Seasoned Linux professionals thoroughly know data formats: it is mandatory since these formats are used by many tools as:

  • output format (CSV, XML, JSON, …)
  • the format for their settings files (YAML, TOML, XML, JSON, INI, …)
  • the format of the document to be sent to an API (XML by SOAP, JSON by REST)

It is straightforward that is mandatory to be familiar to Regular Expressions: many legacy tools like grep (in all of its flavours, such as egrep) and sed use them as pattern matching criteria. They should also know how to leverage on awk when a little bit of business logic is needed while processing data, and of course know most of the so called “coreutils” (sort, cut, wc, uniq, …). Modern Linux professionals are also skilled on format specific tools such as xpath and xmlstarlet (XML), jq (JSON) or yq (YAML).

In addition to that, Linux professionals should also have a thorough understanding of:

  • encryption technologies that guarantee data integrity and confidentiality on the disk (openssl, GPG, PGP, …)
  • encryption technologies that guarantee data integrity and confidentiality on the wire (TLS, X.509 certificates, Public Key Infrastructure
  • design patterns that exploit encryption technologies, such as Shamir’s Secret Sharing
  • Cryptographic API, such as PKCS#11

Honestly, in my experience, I saw too many technicians neglecting this topic, but believe me, this can be very dangerous.


XML is a must-have skill for every professional: it is still broadly used by application protocols such as SOAP or SAML, or by description languages such as WSDL. By the way it is not something that is bound only to the application integration field: several applications relies on XML based configuration files and Blueprints, think for example to Apache Tomcat configuration files ("server.xml", "context.xml", ...), OSGI Blueprints such as a JAAS configuration, or again to Maven POM files or SCAP files (OVAL, XCCDF, ...).
The aim of this post is to provide a good overview of XML, explaining its goals, how to enforce it using schemas and generate a human-readable view of an XML file using XSLT.

The post also provides an overview of the XPath query language with some examples using the xpath command line tool. It shows you how to modify XML nodes and attributes using the xmlstarlet command line tool.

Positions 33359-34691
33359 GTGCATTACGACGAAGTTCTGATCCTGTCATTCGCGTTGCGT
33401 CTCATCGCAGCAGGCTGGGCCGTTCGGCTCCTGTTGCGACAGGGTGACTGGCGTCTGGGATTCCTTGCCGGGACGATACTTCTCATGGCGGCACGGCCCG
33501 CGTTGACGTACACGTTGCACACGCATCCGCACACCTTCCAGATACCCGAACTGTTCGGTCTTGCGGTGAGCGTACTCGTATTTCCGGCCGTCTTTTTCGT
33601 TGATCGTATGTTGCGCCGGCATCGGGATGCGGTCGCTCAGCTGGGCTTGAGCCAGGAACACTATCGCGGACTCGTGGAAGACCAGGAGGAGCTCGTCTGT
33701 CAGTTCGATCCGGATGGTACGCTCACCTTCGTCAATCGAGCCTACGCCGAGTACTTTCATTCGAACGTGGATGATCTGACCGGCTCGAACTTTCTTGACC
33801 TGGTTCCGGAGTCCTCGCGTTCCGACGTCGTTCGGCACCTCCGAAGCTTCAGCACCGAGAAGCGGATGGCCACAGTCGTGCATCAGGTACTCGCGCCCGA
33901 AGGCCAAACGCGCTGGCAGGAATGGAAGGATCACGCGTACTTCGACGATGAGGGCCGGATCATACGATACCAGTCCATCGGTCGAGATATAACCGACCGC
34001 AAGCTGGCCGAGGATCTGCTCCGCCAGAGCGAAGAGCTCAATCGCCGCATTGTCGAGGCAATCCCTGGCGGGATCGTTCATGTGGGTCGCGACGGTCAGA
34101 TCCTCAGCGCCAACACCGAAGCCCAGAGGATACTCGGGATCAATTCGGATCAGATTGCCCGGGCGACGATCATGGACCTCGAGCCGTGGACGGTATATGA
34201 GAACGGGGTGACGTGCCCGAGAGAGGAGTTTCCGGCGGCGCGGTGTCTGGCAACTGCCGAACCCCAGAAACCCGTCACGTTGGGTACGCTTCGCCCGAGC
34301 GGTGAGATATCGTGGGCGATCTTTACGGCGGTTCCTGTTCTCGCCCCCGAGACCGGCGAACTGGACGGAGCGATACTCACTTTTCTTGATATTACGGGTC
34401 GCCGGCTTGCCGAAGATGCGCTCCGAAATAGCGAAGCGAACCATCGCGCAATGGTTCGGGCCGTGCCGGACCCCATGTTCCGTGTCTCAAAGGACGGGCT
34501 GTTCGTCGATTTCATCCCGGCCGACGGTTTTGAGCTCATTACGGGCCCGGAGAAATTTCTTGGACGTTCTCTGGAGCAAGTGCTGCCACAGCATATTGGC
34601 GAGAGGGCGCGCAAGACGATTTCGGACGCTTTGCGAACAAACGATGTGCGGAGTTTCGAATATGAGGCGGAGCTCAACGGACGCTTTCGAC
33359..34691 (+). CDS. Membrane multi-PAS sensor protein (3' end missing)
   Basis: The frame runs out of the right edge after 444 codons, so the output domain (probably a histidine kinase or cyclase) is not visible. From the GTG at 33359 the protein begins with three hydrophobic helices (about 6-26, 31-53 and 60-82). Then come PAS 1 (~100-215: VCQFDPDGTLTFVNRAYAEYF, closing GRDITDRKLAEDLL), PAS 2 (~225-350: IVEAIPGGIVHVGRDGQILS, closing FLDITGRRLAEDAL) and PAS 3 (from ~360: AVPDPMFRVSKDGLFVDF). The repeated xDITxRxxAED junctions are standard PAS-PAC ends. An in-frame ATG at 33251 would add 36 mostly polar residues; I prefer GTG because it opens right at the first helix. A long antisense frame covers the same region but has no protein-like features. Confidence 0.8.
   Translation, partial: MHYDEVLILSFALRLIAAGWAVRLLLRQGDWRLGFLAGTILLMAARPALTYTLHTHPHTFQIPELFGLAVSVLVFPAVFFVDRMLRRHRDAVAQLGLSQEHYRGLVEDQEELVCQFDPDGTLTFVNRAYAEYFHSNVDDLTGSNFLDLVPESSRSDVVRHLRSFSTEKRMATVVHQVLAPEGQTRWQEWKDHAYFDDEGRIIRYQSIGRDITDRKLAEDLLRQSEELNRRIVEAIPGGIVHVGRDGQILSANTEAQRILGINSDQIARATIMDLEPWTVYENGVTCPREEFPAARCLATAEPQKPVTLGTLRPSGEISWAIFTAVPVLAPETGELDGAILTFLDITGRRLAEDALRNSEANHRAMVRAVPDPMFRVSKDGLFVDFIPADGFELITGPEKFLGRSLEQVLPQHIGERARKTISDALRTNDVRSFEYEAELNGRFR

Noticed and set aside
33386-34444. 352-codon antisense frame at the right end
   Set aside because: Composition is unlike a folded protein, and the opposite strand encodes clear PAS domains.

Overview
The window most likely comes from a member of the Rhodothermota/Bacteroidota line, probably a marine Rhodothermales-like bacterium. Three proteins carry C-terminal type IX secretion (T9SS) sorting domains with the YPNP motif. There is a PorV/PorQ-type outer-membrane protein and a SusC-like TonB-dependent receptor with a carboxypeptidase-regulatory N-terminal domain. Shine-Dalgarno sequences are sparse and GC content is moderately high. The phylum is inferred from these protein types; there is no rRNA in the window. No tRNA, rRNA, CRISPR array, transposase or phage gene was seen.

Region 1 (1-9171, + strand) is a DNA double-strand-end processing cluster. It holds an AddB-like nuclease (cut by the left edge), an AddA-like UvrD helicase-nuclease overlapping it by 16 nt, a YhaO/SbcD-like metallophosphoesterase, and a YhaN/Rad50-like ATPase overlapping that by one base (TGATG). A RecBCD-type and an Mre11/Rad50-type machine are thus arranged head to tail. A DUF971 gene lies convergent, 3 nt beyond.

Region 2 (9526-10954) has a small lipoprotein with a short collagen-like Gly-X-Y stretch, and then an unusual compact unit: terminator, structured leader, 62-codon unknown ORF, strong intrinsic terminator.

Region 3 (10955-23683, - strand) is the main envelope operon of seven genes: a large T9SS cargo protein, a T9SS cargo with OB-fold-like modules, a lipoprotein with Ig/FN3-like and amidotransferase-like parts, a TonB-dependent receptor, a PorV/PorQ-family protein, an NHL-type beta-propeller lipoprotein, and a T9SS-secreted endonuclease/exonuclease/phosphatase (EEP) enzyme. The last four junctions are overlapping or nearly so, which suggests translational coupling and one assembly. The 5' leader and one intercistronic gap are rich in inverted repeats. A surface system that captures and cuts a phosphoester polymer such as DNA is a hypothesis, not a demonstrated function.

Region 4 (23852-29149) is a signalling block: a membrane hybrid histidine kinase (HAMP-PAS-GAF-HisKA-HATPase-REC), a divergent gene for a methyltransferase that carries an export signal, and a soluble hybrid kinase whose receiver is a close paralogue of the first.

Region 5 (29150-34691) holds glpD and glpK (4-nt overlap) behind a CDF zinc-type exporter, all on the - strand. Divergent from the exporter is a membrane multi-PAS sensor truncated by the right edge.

By the way, this post is part of a trilogy of posts dedicated to markup and serialization formats, so be sure not to miss

Of course these things would deserve a whole book, ... but as usual I try to be synthetic, showing you only the things that are really likely you'll sooner or later come across when working with XML, and giving tips on where to find more information on each topic.

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Skilled professionals nowadays, besides being skilled on technical matters, are supposed to know how to operate according to the principles of modern product management methodologies such as Agile and Lean. The traditional waterfall approach of gathering all the requirements, design everything as a whole, develop everything and test everything before deploying has been superseded since it cannot bear the demand of a quick time to the market of modern times: it is very likely that the delivery comes too late, when the service is no-more needed. The aim of this post is to explain what you should know about  Agile and Lean methodologies so as to operate into teams that use them.

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When it comes to guarantee data confidentiality on the wire or on the disk we cannot be exempt to know how to use cryptography: this post provides a quick guide of both symmetric and asymmetric cryptography along with an overview of their bricks: RSA and DSA keys, Elliptic Curves keys, PGP Keys, Message Digest, HMAC, digital signature and encipherment. The aim is to provide the necessary terms and concepts to understand how to operate with cryptographic tools, providing examples with openssl.

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Don’t be tempted to skip this post: you would miss something valuable. Of course most of us know how to operate a filesystem, but the underlying details of POSIX filesystems are not broadly known by most of the people. In this post I describe them quite accurately, trying to keep at a level that may intrigue, but avoiding to be too theoretical. Having such an expertise is certainly one of the things that make the difference from a technician and a skilled professional. In addition to that, this skill may really save your life when facing weird things that sometimes may arise.

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A pillar every Linux professional must have are certainly Regular Expressions: they are broadly used every time is required to lookup or substitute a pattern that matches some criteria. Tools such as grep and sed miss almost all of their power if who is using them does not have a good understanding of Regular Expressions. This is really a huge topic: there's more than one book that is fully focused on regular expressions - this post is only a quick guide: the aim of this post is to let the reader get the gist of what Regular Expressions are by explaining everything that is needed to know to face the common use cases that may arise during daily work..

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